China currently has the largest education system in the world. To understand it, one must begin with understanding the three traditions that shape Chinese education systems: the legacy of Confucianism and the Mandarin system; the legacy of Western-influenced education; and the legacy of Soviet higher education. Even with these three traditions, the influence of ‘Gaokao’, which is the national entrance examination to higher education, has deeply influenced Chinese society as it safeguards equity and promotes social mobility. Explore how all of these things come together in “China: An Overview” from Education in East Asia.
Challenges in education
While there is universal compulsory education in China, education is not tuition-free. Families must pay fees in order to have their child attend school. In this policy report, the authors’ research suggests that school fees affect not only schooling choices, but also migration choices for many across the nation.
“Before this parents’ meeting, I believed that rural parents did not attach great importance to education. I was wrong. They pay much attention to education; the only dilemma was that they do not know how to deal with their children’s education and support their learning.”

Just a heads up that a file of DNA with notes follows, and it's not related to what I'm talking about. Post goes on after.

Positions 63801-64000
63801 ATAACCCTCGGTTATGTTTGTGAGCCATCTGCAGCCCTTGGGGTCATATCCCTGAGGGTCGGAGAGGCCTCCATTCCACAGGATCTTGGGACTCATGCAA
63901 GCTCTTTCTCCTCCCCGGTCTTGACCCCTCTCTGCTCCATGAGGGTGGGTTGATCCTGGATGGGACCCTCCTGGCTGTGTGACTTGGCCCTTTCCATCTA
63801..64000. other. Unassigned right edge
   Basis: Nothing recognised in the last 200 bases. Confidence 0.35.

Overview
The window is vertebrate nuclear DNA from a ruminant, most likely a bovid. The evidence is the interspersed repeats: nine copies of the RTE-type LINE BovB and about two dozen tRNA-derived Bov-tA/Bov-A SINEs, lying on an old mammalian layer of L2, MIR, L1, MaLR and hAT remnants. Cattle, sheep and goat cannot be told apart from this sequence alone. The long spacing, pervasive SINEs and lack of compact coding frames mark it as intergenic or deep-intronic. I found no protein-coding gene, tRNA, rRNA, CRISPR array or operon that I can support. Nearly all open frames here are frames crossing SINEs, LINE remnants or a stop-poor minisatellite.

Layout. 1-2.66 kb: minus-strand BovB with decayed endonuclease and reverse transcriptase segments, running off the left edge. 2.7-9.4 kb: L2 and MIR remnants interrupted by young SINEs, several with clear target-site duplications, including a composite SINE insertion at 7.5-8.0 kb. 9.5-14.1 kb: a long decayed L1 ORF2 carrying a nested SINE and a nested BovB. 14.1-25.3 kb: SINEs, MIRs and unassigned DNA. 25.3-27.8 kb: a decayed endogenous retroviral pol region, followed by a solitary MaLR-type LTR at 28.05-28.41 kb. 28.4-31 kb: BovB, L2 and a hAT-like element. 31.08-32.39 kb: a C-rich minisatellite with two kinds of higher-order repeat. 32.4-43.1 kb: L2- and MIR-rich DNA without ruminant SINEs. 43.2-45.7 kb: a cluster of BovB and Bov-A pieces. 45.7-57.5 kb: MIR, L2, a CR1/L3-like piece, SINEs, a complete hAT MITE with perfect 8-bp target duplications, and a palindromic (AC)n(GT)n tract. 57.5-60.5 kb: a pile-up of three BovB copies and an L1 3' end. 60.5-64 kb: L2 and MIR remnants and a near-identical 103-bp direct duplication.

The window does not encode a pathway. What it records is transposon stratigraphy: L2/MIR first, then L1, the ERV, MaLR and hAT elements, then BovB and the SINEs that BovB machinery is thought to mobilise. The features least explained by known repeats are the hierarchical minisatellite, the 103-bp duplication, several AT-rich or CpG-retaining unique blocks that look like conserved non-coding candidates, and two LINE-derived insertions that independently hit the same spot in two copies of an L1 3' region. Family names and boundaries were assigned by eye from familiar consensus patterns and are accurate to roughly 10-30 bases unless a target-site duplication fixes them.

Discover the responsibility and complexity of leading an urbanizing rural school by reading the account of the novice principal of Zhatang Primary School.
The role and status of play and its viewpoint on how it affects human development varies around the world. In New Zealand, practitioners are expected to have an understanding of play and believe that children learn by using their resources creatively. In Wales, play is regarded as fundamental in a curriculum. For an example of a play-based curriculum, read about The Foundation Phase, which emphasizes on balancing child-led and adult-led activities in early childhood education.
Compare friendship and peer cultures in childhood across a variety of countries.